In 1980 Democrats held the presidency and both houses of Congress. The 96th Congress marked a generation in which both the Senate and House had stayed blue. However, the economy overall had suffered the drawbacks of some 90 years of misguided industrial regulation and central planning from both parties. Moreover, Americans suffered from stagflation (prolonged stagnation and inflation), gasoline shortages brought on by a fickle foreign oil supply, limited options for transportation, and limited consumer goods, which were expensive to ship. A growing bipartisan, academic and policy consensus documented that regulatory control entrenched the power of incumbent firms, incentivized collusive relationships between regulators and companies, created barriers to entry in the market, and precluded the competition that would incentivize innovation and choice. Congress and the Carter Administration rightly focused on democratizing the benefits of freight rail and air transport networks to help address some of these challenges. The signing of the Staggers Rail Act in 1980 laid important groundwork for the greening of the transportation industry today.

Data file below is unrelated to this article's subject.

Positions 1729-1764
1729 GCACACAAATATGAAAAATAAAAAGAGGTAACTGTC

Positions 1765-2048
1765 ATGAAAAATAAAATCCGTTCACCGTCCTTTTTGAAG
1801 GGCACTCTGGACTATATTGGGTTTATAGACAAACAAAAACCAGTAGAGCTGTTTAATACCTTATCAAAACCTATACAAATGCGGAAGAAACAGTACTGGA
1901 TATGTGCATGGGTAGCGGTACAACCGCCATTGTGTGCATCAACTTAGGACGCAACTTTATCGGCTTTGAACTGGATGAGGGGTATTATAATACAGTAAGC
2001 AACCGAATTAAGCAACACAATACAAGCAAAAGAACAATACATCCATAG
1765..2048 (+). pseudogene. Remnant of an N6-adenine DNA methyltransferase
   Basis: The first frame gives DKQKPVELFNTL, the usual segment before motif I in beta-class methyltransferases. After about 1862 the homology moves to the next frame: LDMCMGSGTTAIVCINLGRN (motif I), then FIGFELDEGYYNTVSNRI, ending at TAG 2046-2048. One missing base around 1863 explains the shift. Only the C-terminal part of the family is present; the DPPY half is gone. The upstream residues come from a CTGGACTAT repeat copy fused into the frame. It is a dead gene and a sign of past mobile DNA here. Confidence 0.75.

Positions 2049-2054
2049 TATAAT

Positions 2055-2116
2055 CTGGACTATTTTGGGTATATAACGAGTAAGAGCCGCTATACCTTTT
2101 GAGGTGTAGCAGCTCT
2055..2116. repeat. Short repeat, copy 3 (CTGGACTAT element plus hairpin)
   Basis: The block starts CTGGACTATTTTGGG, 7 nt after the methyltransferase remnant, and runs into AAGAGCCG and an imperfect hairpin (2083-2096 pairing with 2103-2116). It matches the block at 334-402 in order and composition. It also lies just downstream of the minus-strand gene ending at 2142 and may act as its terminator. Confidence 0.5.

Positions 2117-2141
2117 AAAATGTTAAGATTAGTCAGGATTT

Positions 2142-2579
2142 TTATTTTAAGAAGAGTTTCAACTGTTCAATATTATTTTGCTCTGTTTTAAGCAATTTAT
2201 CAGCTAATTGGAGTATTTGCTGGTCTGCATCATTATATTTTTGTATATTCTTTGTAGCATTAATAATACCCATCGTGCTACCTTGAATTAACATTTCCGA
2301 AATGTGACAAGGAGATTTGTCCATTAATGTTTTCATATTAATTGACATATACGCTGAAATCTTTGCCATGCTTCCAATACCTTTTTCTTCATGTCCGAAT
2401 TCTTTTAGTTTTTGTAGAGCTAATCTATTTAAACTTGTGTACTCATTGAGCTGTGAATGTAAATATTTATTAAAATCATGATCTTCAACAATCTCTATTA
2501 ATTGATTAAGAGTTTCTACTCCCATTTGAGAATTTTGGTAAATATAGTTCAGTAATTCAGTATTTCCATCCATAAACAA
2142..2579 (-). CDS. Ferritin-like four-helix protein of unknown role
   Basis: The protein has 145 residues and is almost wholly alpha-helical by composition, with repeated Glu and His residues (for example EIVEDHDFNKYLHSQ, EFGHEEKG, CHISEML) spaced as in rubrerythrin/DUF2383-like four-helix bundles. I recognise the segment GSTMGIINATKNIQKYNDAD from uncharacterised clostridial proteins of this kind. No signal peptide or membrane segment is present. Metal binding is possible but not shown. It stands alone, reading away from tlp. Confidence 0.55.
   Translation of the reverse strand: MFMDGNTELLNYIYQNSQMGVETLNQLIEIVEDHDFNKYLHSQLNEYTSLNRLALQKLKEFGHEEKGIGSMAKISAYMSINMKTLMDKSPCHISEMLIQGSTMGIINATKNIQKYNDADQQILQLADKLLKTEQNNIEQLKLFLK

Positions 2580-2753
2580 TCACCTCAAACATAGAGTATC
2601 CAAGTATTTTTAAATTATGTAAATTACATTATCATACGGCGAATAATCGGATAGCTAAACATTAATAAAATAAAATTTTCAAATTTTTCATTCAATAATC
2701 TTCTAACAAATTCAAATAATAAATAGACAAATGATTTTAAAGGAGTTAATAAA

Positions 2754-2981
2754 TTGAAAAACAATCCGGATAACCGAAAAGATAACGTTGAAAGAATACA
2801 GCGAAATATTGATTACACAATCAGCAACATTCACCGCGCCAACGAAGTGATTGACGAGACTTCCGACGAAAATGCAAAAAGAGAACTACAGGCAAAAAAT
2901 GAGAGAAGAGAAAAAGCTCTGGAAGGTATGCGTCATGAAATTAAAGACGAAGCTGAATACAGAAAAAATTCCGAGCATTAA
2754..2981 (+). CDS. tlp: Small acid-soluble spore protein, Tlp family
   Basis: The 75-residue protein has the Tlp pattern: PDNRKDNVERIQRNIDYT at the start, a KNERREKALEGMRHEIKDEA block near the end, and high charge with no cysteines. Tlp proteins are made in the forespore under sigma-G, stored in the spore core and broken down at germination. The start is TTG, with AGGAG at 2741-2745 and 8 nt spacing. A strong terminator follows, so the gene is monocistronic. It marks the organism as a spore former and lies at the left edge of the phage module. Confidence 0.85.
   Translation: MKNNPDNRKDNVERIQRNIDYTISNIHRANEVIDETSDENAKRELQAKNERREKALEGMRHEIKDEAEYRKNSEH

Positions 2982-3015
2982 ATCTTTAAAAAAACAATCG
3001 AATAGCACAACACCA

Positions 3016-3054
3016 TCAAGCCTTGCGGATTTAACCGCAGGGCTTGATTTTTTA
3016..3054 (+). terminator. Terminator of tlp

Making Freight Rail Work for Americans, not Bureaucrats
American folklore alludes to the 19th century railroads as justification for regulatory agencies, but the creation of Interstate Commerce Commission (ICC) in 1887 was partially a product of rent seeking, reflecting the political prioritization of powerful agricultural interests over transport providers, not consumers. Shippers of the time desired political power to ensure preferred rates rather than a competitive bidding process. The subsequent decades saw the decay of America’s railroads, so much so that they were unfit to deliver some supplies to ports during World War II. Many went out of business as the government subsidized highway travel and trucking. It reached